By Robert Sammons, Senior Director, Northern California Research
The Salesforce (Transbay) Transit Center opened with a splash this past weekend and to more or less rave reviews. It’s all shiny and clean inside but the real star of the show has been the park on top – it is truly beautiful and affords an entirely new perspective of San Francisco. The older buildings juxtaposed with the modern steel and glass towers surrounding the park, the availability of food and even cocktails, the crazy array of plants – it all finally makes the tech capital of the world LOOK like the tech capital of the world. Maybe I’m gushing too much. Admittedly there are just buses running down below for now – about as old school as it gets. But it all feels like a step in the right direction and, because projects such as this take SO long here (or really anywhere in the U.S.), it’s really refreshing that it has now been completed.
Which leads to a related topic, that being transit-oriented development. We’ve just released our latest Bay Area map on submarkets within walking or biking distance to a (rail) transit node versus the greater area. It’s not really a surprise that generally, those projects close by a BART or Caltrain stop outperform those that are not. There are exceptions but usually just because there might be one major availability in that close-in submarket or the entire area is essentially one big transit node (San Francisco across both its CBD and many of its non-CBD submarkets being the best example of that). The difficulty with the smaller downtown submarkets along the Peninsula is that there is only so much land to build on and only so many entitlements available such that if they are not completely occupied now, they likely will be soon and for some time to come.
The big three in the region – San Francisco, Oakland and San Jose – have a lot of runway remaining for the most part. But development near Muni or BART or Caltrain in San Francisco will move slowly going forward, not because there isn’t the need but because of timing and also because of obstacles such as Prop M and the yet-to-be approved Central SoMa upzoning. Development now rising in Oakland near its two CBD BART stops are likely to be big winners partially because of the San Francisco issues but also because of the ongoing boom in housing in Oakland (also driven by rail transit). And for San Jose, the future looks to be golden around its Diridon Station which already combines several forms of rail transit just to the west of the CBD (and with BART on the horizon too). Already, Adobe is looking to expand its campus exponentially (story below) while Google and others plan future mega-projects.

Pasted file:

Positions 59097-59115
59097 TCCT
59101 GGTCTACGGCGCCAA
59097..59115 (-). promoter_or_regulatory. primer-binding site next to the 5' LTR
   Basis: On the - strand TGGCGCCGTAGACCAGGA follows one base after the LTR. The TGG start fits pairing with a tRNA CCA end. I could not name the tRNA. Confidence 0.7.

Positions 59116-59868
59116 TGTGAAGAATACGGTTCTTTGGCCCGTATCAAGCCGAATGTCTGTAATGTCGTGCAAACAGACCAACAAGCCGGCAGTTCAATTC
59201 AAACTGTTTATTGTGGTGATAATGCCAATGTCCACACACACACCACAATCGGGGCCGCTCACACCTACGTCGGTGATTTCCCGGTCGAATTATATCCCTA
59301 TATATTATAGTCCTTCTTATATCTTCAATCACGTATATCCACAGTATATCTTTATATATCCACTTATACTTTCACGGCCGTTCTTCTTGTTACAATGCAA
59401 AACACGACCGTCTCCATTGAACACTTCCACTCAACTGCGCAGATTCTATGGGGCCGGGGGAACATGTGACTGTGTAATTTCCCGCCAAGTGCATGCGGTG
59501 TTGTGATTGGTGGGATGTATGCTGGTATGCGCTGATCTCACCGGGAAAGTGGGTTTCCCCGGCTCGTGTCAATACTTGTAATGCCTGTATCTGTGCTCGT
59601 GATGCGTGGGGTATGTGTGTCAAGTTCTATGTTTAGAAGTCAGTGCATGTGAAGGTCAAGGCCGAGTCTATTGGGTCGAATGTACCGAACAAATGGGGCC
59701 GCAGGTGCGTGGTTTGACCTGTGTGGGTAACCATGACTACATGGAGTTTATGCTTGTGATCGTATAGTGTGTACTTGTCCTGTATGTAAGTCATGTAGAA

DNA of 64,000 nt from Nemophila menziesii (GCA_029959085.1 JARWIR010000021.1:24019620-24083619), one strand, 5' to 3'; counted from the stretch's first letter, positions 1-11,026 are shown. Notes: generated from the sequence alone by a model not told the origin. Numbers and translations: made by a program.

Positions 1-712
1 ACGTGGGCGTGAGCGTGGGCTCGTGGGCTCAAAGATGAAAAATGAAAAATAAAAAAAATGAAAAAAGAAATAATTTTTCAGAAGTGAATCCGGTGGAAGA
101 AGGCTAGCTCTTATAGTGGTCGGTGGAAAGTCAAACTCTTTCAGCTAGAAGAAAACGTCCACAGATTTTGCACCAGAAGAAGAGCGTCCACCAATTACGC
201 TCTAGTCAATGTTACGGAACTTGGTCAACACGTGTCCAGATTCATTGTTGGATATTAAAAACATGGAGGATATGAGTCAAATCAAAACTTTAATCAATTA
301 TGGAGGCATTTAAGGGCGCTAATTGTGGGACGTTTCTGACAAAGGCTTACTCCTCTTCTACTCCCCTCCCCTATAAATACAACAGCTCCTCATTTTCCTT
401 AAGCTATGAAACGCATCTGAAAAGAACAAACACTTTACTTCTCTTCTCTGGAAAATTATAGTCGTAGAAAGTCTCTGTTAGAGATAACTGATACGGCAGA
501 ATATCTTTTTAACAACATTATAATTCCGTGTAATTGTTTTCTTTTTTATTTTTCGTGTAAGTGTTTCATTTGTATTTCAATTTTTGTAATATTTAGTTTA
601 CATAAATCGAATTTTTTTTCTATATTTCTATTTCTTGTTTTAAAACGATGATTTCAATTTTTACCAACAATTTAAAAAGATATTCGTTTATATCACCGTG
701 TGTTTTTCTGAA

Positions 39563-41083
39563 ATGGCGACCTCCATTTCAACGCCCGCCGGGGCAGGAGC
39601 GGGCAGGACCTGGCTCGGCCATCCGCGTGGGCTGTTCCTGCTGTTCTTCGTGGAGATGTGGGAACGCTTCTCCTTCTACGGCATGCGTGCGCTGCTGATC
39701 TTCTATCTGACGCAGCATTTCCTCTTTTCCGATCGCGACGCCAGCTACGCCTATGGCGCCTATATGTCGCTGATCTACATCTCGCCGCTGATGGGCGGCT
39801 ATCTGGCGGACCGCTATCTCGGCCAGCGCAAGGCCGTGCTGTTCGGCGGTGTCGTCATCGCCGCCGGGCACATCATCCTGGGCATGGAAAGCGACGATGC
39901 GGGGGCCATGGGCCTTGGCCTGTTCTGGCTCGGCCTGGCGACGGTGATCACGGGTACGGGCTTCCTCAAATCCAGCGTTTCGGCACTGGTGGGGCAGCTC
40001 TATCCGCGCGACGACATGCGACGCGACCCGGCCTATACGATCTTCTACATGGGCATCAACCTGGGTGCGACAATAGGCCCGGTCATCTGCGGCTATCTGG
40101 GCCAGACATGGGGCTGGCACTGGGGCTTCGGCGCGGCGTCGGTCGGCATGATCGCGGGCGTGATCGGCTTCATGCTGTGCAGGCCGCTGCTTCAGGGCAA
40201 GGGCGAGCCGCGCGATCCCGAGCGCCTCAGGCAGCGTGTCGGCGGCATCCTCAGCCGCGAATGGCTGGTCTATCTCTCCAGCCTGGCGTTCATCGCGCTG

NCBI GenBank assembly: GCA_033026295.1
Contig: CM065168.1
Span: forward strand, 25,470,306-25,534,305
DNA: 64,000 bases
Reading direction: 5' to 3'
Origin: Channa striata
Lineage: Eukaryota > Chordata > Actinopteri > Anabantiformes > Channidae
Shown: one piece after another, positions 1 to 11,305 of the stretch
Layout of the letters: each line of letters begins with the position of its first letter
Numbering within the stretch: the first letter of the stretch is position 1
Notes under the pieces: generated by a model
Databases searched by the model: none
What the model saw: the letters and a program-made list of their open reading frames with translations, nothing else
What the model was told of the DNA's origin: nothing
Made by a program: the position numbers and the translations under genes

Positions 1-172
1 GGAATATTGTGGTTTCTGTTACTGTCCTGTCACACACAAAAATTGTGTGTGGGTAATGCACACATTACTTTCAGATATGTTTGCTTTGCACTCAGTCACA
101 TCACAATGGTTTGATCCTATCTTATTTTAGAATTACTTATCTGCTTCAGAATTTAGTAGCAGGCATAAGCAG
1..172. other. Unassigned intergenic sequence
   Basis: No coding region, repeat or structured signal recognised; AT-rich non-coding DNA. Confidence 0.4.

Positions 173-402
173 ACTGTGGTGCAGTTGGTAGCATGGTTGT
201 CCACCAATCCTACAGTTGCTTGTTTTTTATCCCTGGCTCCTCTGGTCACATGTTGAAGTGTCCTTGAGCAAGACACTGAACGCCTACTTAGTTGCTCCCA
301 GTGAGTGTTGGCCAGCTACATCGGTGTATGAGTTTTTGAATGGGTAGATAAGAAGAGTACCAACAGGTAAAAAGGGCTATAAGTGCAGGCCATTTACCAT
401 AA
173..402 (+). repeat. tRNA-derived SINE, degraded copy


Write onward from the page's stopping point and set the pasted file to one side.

Now there are naysayers that mention that, in the future, TOD will become less important. Already, ride-sharing is making a dent in rail transit figures here and elsewhere. And in the future (me thinks way into the future) autonomous vehicles will allow people to commute from far distances, working or playing while they do. I’m not knocking ride-sharing, it’s one reason I still haven’t bought a car myself, even after being in San Francisco for four years this week (happy anniversary to me). But it’s not a cure-all and mass transit will still be necessary – it of course just needs to be on-time and safe and clean and expansive. I believe that the various forms of transit are best when they work in concert with one another. It’s a bit cost prohibitive to be taking a ride-share between San Francisco and San Jose every day. And you’re not exactly unburdening traffic on the freeway either. There will be lots more from me and many others on this topic going forward. So stay tuned.
Meanwhile, I’ve stepped on my colleague Garrick Brown’s toes a bit in this issue with several stories on retail including a really sad one to anyone that has spent any time at all in San Francisco – the likely closing of Gump’s. Meanwhile, Walmart and restaurants are performing outrageously well for the most part. And there’s some big deals on the horizon down the Peninsula and into Silicon Valley.
Feel free to send me a note – would love to hear your opinions on TOD in particular.
This post is commentary from the latest weekly edition of our NorCal Newsline, which you can subscribe to for free by e-mailing firstname.lastname@example.org.
Robert Sammons is Cushman & Wakefield’s Senior Director, Northern California Research. Based in San Francisco, Robert’s principal roles include working closely with the C&W research teams across the Northwest – including Northern California, Portland and Denver. Robert is author of numerous documents that delve into a wide variety of real estate and economic trends. He has been a quoted source for all manner of real estate and related economic information in many widely known media outlets across the country. Robert has 29 years of real estate experience as both an appraiser and researcher. He earned a BBA in Real Estate from The University of Georgia and an MS in Real Estate from Georgia State University. Robert is a member of the Urban Land Institute.